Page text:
In a sweeping new report that examines the balance between security and privacy, The National Research Council (NRC) recommends that the U.S. government rethink its approach to counterterrorism in light of the privacy risks posed by unchecked data mining and behavioral surveillance.
The NRC report, "Protecting Individual Privacy In The Struggle Against Terrorists," is the culmination of three years of discussions and research aimed at providing the government with a framework for thinking about existing and future information-based counterterrorism programs. Former U.S. Secretary of Defense William Perry co-chaired the study committee.
The proposed framework represents an attempt to address privacy concerns that have dogged past counterterrorist data mining programs like Total Information Awareness.
The report acknowledges the utility of a variety of technologies in the context of security, but cautions that counterterrorism programs need to be operated lawfully, with oversight, and with some recognition of the limits of technology.
Automated terrorist identification, the report says, "is neither feasible as an objective nor desirable as a goal of technology development efforts."
"To address [the threat of terrorism], new technologies have been created and are creating dramatic new ways to observe and identify people, keep track of their location, and perhaps even deduce things about their thoughts and behaviors," the report says. "The task for policy makers now is to determine who should have access to these new data and capabilities and for what purposes they should be used. These new technologies, coupled with the unprecedented nature of the threat, are likely to bring great pressure to apply these technologies and measures, some of which might intrude on the fundamental rights of U.S. citizens."
Privacy is one such fundamental right, and the report finds that current government policy doesn’t respect that right sufficiently.
"The current policy regime does not adequately address violations of privacy that arise from information-based programs using advanced analytical techniques, such as state-of-the-art data mining and record linkage," the report states.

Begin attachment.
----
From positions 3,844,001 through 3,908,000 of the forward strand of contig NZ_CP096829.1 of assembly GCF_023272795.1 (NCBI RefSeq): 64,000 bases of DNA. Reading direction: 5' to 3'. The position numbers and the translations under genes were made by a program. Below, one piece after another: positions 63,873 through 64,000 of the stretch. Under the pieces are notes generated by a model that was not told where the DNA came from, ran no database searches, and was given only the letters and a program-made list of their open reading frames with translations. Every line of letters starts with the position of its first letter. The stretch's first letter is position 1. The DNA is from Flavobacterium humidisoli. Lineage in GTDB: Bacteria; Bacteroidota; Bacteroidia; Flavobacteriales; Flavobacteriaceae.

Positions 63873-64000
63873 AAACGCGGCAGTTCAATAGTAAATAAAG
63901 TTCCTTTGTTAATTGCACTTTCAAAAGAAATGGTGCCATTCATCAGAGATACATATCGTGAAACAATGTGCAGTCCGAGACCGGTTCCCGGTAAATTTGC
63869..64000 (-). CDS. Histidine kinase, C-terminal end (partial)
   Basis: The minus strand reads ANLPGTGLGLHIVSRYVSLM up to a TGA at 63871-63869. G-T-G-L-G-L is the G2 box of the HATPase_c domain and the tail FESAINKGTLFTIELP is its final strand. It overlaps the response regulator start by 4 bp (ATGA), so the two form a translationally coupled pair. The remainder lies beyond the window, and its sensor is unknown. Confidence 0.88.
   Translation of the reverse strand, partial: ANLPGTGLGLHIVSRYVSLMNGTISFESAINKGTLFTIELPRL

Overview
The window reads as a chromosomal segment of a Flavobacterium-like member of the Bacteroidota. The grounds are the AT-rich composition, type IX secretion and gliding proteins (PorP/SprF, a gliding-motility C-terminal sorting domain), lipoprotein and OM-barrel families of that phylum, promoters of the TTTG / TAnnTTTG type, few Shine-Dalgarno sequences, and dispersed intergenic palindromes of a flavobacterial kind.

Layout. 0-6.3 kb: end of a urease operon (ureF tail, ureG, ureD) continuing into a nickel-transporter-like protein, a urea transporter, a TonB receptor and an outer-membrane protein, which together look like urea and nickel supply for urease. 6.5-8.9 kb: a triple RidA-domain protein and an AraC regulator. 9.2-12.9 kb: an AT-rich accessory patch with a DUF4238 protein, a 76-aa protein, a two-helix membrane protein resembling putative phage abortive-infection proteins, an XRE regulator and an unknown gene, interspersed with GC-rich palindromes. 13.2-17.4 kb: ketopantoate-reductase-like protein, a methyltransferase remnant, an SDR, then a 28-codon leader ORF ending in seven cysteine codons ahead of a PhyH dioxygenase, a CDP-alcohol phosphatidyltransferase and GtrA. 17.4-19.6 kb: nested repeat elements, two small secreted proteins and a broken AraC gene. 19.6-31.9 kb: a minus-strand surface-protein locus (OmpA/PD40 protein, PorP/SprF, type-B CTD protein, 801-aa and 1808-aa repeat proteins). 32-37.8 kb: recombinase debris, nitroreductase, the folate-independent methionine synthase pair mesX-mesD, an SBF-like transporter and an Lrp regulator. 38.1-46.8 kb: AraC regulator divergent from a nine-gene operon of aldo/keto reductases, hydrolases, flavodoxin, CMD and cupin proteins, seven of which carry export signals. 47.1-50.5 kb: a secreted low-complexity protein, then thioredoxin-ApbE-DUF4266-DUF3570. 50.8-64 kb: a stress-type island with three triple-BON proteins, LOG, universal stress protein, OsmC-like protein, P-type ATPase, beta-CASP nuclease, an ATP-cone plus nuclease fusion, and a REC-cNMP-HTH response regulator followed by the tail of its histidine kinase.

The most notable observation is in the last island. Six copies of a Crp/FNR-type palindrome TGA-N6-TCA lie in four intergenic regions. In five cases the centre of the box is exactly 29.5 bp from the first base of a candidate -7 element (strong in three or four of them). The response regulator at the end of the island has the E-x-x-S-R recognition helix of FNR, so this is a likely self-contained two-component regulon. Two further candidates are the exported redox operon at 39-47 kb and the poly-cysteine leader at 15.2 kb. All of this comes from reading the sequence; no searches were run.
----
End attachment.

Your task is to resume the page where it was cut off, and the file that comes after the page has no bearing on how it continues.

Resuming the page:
Data mining techniques may have proven value in a commercial context, but the report warns that identifying terrorists this way is less reliable and prone to error.
"One might argue that the consequences of a false negative (a terrorist plan is not detected and many people die) are in some sense much larger than the consequences of a false positive (an innocent person loses privacy or is detained)," the report says. "For this reason, many decision makers assert that it is better to be safe than sorry. But this argument is fallacious. There is no reason to expect that false negatives and false positives trade off against one another in a one-for-one manner."
The report recommends that the government be particularly careful when using behavioral surveillance to predict dangerous intent. There's no scientific consensus about whether such technology -- brain scanning, for example -- actually works, says the report.
"[P]lacing people under suspicion because of their associations and intellectual explorations is a step toward abhorrent government behavior, such as guilt by association and thought crime," the report says. "This does not mean that government authorities should be categorically proscribed from examining indicators of intent under all circumstances -- only that special precautions should be taken when such examination is deemed necessary."
The report presents two major recommendations. It argues that the U.S. government should follow a framework, such as the one proposed in the report, to evaluate the effectiveness, lawfulness, and consistency with U.S. values of every information-based program for counterterrorism. And it calls for a periodic review of laws and policies related to privacy in light of changing technologies and circumstances.
The NRC plans to discuss its findings in a one-hour public briefing at 12:30 p.m. EDT today at the National Academy of Sciences in Washington, D.C. A live audio Webcast should be available at the National Academies site.
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